4G vs. LTE vs. 5G: What’s the Difference, and Why Should You Care?
Phone carriers love to throw around nonsense terms all the time. You’ve heard them. 4G, 4G LTE, 4G LTE-A, 5G. But what do they actually mean? We’re here to give you the information to make informed decisions when it comes to your cellular purchases and not be confused by all the jargon these companies use to try and confuse you.
What is 4G?
4G, short for “Fourth Generation,” is a specification laid down by the International Telecommunications Union (ITU) in 2008. It stipulated a minimum specification of 100 Mbps download speed, which, at the time, was extremely hypothetical. In fact, carrier networks today are only just now realizing these aims, many years later.
Since there was such an enormous gap between the old 3G standard and the new 4G, companies wanted to make sure their customer base knew they were receiving better service than just the same old 3G, so they came up with a workaround. Enter LTE.
What is LTE and What Does LTE Stand For?
LTE stands for “Long Term Evolution” and is a marketing phrase to signify progression toward true 4G. So when someone says 4G LTE, they are actually talking about something weaker than true 4G, but better than simple 3G.
In other words, it’s an upgraded 3G, but worse than true 4G. As there is no true standard for LTE, it covers the entire range of minimum download speeds from 3G’s 20 Mbps to 4G’s 100 Mbps, giving it a massive range of potential speeds.
The worst part is, now that companies have actually attained 4G speeds, they don’t want to advertise it. Most consumers believe 4G LTE to be an advanced version of 4G, instead of what it really is. Hence the term 4G LTE-A (which is really just 4G). This is the fastest option available on the market in 2019.
What is 5G?
5G is the next generation of standards laid out by the ITU, and looks to be following a similar trajectory to what 4G did. Phone manufacturers are just now coming out with 5G compatible phones, but carrier networks are nowhere near the minimum 1 Gbps with 1 millisecond of latency required for the standard. As we said, they are just now approaching 4G specifications!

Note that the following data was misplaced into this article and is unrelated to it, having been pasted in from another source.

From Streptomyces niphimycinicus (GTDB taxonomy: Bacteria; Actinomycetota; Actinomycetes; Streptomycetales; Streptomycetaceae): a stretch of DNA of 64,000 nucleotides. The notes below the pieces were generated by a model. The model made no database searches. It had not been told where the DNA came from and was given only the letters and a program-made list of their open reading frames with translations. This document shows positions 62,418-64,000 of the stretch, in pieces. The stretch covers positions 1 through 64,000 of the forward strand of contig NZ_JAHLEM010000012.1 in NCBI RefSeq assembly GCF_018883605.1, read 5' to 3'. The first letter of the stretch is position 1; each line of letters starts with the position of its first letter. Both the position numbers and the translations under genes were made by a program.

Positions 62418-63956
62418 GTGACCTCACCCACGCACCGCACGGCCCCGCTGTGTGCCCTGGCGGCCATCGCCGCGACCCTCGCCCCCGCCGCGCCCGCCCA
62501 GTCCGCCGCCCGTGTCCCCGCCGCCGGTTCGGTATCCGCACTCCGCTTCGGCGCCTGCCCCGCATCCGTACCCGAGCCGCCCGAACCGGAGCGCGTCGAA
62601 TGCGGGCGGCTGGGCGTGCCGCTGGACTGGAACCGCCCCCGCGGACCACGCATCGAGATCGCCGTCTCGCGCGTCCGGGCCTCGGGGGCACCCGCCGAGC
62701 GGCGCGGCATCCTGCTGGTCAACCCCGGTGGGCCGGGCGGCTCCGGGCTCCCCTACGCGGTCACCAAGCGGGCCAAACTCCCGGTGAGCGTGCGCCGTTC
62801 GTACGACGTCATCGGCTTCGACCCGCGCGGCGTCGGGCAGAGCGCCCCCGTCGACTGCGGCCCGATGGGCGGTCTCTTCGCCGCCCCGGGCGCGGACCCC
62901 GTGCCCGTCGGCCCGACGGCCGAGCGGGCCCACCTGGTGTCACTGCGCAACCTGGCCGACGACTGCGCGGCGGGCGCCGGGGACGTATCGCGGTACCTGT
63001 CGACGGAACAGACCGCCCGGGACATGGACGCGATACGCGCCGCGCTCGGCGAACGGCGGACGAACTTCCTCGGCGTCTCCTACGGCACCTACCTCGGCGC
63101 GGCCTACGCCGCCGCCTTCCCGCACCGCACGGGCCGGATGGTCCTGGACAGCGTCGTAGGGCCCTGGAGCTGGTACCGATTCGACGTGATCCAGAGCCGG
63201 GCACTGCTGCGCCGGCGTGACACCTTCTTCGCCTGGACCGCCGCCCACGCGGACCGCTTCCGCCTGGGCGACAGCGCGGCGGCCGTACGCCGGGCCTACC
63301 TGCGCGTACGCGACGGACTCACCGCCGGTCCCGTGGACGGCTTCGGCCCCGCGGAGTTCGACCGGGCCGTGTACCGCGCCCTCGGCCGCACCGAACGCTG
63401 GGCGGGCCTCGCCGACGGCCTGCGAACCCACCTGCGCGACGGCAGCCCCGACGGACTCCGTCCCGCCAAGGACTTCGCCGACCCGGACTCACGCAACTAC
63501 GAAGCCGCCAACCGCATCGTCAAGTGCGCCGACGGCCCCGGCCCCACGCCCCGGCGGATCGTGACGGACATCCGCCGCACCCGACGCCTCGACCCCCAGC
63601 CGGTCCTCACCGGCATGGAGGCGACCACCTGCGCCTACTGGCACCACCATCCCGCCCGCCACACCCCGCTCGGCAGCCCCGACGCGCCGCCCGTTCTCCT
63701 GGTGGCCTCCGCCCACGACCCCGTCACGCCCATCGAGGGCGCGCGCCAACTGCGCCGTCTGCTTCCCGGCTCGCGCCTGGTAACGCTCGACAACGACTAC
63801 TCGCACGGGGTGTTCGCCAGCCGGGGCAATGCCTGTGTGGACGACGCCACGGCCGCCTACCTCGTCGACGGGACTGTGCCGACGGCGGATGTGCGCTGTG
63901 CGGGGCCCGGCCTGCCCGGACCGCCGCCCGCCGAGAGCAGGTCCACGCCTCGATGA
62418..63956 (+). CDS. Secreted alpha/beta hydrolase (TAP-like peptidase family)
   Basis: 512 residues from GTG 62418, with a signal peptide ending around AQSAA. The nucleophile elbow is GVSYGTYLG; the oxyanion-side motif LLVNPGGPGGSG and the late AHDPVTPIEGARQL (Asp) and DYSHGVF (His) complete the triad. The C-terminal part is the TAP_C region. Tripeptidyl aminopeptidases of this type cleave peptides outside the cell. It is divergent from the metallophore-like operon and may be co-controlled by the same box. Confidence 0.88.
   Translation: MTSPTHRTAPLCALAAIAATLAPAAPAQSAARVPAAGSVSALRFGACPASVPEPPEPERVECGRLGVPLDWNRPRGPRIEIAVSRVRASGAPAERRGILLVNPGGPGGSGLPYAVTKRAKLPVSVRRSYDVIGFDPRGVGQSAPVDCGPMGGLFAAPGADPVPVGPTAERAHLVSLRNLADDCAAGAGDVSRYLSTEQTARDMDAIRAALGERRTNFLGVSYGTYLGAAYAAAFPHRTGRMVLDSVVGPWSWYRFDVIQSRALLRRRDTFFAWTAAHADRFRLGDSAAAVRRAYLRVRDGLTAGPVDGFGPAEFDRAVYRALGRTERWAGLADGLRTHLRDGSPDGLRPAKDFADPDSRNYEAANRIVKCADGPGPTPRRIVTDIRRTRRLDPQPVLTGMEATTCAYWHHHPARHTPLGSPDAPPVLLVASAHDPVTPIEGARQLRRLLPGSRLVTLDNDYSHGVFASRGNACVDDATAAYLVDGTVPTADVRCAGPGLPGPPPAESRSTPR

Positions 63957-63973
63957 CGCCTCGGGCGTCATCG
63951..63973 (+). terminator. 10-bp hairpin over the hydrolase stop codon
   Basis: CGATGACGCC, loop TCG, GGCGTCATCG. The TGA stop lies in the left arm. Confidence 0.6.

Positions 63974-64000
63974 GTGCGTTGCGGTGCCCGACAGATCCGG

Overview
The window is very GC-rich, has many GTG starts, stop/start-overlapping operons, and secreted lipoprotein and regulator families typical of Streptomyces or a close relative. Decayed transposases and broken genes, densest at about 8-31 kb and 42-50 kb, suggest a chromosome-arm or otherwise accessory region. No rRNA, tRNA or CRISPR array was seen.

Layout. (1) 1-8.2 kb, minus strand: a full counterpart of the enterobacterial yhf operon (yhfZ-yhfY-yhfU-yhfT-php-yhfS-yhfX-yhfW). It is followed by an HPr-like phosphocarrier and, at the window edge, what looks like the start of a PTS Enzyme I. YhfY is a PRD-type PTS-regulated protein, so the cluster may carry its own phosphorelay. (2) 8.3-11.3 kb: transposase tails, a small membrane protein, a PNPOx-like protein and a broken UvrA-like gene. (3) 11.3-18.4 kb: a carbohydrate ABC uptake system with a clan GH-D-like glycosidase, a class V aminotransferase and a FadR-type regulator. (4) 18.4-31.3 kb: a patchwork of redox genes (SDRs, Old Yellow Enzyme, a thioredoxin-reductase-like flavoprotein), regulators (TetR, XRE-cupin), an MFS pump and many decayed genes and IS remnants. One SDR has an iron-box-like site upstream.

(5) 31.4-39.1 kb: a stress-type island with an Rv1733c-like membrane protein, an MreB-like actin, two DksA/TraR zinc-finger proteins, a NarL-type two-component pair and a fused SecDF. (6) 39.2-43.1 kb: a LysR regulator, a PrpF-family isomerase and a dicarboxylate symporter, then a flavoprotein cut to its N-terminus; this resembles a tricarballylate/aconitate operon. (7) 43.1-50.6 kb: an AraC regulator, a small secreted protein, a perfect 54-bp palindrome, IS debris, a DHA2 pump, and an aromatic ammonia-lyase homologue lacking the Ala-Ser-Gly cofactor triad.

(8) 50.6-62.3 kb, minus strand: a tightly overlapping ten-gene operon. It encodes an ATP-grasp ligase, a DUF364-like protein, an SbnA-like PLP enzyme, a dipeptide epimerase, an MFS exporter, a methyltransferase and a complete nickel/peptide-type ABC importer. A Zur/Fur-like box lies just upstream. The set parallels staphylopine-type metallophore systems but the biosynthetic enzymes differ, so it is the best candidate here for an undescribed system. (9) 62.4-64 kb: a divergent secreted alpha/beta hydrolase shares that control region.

But because of people’s awareness of 5G, companies are trying to upsell their existing networks already, with AT&T calling their 4G network “5Ge” despite it not coming close to 5G standards.
Where you’re most likely to see something approaching 5G is in the field of home internet, which can theoretically broadcast 5G signal over the air to your home devices.
4G vs. 5G and How LTE Figures In
Can the average consumer tell the difference between 4G and LTE? At this point, the gap is slim, especially with 4G LTE-A being more or less “true” 4G.
When you’re looking to buy a phone and want the best speeds possible, make sure it’s 4G LTE-A compatible. Under optimal signal conditions, you should see minimum speeds of 100 Mbps - this ensures you are getting true 4G. Maximum 4G speeds cap out at 1000 Mbps down, and 500 Mbps up, so if you get anything approaching these speeds, you are on the true cutting edge, even though the specs were laid down over a decade ago.
How May We Help You?
Wilson Amplifiers is the leading provider of cell phone signal boosters. Cell phone boosters amplify 3G & 4G LTE for any phone with any carrier for home, office, or vehicle.
We seriously hate dropped calls and poor coverage, so it's our goal in life to stomp on spotty signal like the little roaches they are:
- Free consultation (ask us anything) with our US-based customer support (email@example.com) or call us at 1-800-568-2723.
- Free shipping.
- Better signal or industry-leading 90 money-back guaranteed. No questions asked.
- We want everyone to be satisfied, so we provide lifetime technical support and a 2-year warranty for all products.
Ask us anything and we'll be glad to help.